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Weight and Obesity Awareness Diagnostics Industry News

One-Third of “Normal-Weight” Individuals May Actually Be Obese

10 months, 1 week ago

6442  0
Posted on Jul 14, 2023, 2 p.m.

According to a study from Tel Aviv University published in the journal Frontiers in Nutrition, body fat percentage is a much more reliable indicator of overall health and cardiometabolic risk than the widely used BMI index being used in clinics today. 

"Israel is a leader in childhood obesity and more than 60% of the country's adults are defined as overweight," says Prof. Gepner, adding that, "the prevailing index in this respect is BMI, based on weight and height measures, which is considered a standard indicator of an individual's general health. However, despite the obvious intuitive connection between excess weight and obesity, the actual measure for obesity is the body's fat content, with the maximum normal values set at 25% for males and 35% for females. Higher fat content is defined as obesity and can cause a range of potentially life-threatening cardiometabolic diseases: heart disease, diabetes, fatty liver, kidney dysfunction, and more. The disparity between the two indexes has generated a phenomenon called 'the paradox of obesity with normal weight' – higher than normal body fat percentage in normal-weight individuals. In this study, we examined the prevalence of this phenomenon in Israel's adult population."

This study analyzed the anthropometric data of 3,000 Israeli participants that was accumulated over several years which included BMI scores, DXA scans, and cardiometabolic blood markers. Findings indicated that around one-third of the participants were within the normal weight range, of which 38.5% of the women and 26.5% of the men were identified as being “obese with normal weight”- having excess fat content despite their normal weight. 

Further analysis matching body fat percentage with blood markers from the participants identified a significant correlation between “obesity with normal weight” and high levels of sugar, fat, and cholesterol, which are all major risk factors for a range of cardiometabolic diseases. But at the same time, 30% of these men and 10% of these women identified as being overweight were also found to have normal body fat percentages. 

"Our findings were somewhat alarming, indicating that obesity with normal weight is much more common in Israel than we had assumed," warns Prof. Gepner. "Moreover, these individuals, being within the norm according to the prevailing BMI index, usually pass 'under the radar'. Unlike people who are identified as overweight, they receive no treatment or instructions for changing their nutrition or lifestyle - which places them at an even greater risk for cardiometabolic diseases."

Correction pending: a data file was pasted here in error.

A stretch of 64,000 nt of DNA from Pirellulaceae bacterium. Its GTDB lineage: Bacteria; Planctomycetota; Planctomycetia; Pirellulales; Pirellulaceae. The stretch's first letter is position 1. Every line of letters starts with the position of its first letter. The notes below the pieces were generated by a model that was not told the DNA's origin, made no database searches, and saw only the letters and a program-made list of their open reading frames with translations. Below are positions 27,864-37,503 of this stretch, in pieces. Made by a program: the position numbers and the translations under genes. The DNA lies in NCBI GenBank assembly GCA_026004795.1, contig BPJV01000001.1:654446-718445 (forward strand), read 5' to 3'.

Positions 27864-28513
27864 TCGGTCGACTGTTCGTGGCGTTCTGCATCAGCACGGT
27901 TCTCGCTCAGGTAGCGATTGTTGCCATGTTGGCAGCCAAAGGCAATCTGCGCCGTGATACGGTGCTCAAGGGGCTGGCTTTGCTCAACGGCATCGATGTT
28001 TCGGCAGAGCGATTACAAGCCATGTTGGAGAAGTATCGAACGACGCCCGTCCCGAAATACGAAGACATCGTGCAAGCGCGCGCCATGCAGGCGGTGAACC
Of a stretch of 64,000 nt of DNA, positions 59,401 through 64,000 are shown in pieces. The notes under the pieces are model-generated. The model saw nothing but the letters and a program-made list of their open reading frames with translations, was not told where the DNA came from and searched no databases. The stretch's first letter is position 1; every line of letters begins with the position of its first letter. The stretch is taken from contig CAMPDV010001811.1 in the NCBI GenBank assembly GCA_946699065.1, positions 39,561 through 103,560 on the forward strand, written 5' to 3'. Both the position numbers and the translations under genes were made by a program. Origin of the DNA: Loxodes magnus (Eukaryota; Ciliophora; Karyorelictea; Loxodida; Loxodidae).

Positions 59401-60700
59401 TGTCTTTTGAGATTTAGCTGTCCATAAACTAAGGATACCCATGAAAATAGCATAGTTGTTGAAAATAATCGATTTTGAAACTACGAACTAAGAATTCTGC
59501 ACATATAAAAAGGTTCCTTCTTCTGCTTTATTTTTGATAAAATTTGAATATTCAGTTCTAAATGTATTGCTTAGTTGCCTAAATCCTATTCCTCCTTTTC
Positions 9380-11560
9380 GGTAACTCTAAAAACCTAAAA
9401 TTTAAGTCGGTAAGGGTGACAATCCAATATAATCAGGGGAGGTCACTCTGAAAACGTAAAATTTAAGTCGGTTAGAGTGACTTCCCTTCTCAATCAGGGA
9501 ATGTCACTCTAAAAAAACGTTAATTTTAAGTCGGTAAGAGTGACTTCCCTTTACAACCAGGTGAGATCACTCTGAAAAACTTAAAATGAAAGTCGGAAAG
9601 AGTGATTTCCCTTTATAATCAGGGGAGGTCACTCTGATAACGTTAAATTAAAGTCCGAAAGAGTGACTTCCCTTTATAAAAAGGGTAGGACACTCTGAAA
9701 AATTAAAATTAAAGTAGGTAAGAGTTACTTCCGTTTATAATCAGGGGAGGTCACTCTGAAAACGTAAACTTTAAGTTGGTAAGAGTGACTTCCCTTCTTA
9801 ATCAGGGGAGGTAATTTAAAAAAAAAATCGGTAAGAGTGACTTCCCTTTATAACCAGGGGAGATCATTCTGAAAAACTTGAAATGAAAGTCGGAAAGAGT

The researchers concluded that body fat percentage is a more reliable and accurate indicator of general health than BMI based on their findings and suggest that body fat percentage should be the prevailing standard of health measurement. The team recommended some methods and tools that could be used for this purpose such as skinfold measurements that estimate body fat based on the thickness of the fat layer under the skin, and a device that measures the body’s electrical conductivity, which are already being used in many fitness centers to evaluate health.

Prof. Gepner: "Our study found that obesity with normal weight is very common in Israel, much more than we had previously assumed, and that it is significantly correlated with substantial health risks. And yet, people who are 'obese with normal weight' are not identified by today's prevailing index, BMI. We also found that body fat percentage is a much more reliable indicator than BMI with regard to an individual's general health. Therefore, we recommend equipping all clinics with suitable devices for measuring body fat content, and gradually turning it into the gold standard both in Israel and worldwide, to prevent disease and early mortality."

As with anything you read on the internet, this article should not be construed as medical advice; please talk to your doctor or primary care provider before changing your wellness routine. This article is not intended to provide a medical diagnosis, recommendation, treatment, or endorsement.

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